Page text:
Patients with psychosocial issues: The referral practices of family physicians




Masdon, Teresa

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Over the past twenty years, there is growing concern that primary care physicians worldwide medically treat most psychosocial complaints of their patients with little or no referrals for psychotherapy. This study has contributed to the void in the literature and offers insight as to which mental health professionals are used by family physicians when referring patients with psychosocial issues. A quantitative online survey was designed and made available to the current members of the National Research Network of the American Academy of Family Physicians. The questions inquired as to the participants' familiarity with six mental health providers as well as which of these is most preferred and considered most effective in assisting their patients. These mental health professionals included: counselors, psychiatrists, marriage and family therapists, psychologists, social workers, and psychiatric nurse practitioners.

The members who completed the survey (n = 80) comprised 37.6% of the total NRN listserv (N = 213). The majority of participants who completed this survey were M.D.s (95%) and male (78.8%) with an average of 21.6 years of experience in practice. All of the participants (100%) reported that they prescribe psychotropic medications. Descriptive statistics found the overall rankings of the different mental health providers. Psychologists ranked highest as a first choice for psychotherapy referral and were seen as most effective in assisting patients as well as being among the most familiar to these physicians. Psychiatrists were noted to be most familiar to these physicians but ranked third as a preferred referral choice and were considered second to last as effective with these patients.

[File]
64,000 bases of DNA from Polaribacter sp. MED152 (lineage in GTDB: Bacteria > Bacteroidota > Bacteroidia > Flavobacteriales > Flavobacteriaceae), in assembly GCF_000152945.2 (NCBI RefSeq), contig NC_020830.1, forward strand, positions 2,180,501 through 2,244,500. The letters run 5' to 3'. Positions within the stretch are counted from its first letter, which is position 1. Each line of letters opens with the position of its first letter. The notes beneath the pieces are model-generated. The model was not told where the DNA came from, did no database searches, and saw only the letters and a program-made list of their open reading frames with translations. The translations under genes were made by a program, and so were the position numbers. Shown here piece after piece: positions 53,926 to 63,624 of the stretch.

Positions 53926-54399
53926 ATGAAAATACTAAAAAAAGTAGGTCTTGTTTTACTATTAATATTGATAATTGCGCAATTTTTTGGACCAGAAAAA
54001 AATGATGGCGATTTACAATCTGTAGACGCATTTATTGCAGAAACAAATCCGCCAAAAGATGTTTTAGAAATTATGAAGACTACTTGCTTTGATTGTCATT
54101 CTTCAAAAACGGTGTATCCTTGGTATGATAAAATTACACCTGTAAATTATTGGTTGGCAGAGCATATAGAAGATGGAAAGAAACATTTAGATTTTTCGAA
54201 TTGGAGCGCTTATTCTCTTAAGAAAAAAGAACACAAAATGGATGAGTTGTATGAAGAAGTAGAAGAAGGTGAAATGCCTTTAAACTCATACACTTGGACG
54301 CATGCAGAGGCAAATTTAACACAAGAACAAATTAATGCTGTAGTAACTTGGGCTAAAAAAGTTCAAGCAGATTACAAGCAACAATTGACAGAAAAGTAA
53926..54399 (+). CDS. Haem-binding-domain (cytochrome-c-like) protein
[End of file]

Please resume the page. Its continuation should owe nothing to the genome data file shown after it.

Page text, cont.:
Coming from the perspective of marriage and family therapy, the study found that licensed marriage and family therapists (LMFTs) are mental health professionals who are among the least chosen and the least known to family physicians when referring their patients for psychotherapy. Yet, family physicians consider LMFTs among the top choices of psychotherapists who are highly effective. Since family physicians are the medical specialists most likely to hear first about a person's mental or emotional distress, these findings provide important implications, especially for LMFTs. Recommendations for both practice and further research are presented.



Health and environmental sciences, Education, Family physicians, Family therapy, Marriage & family therapists, Mental, Physicians, Practice trends, Psychosocial, Psychosocial issues, Referral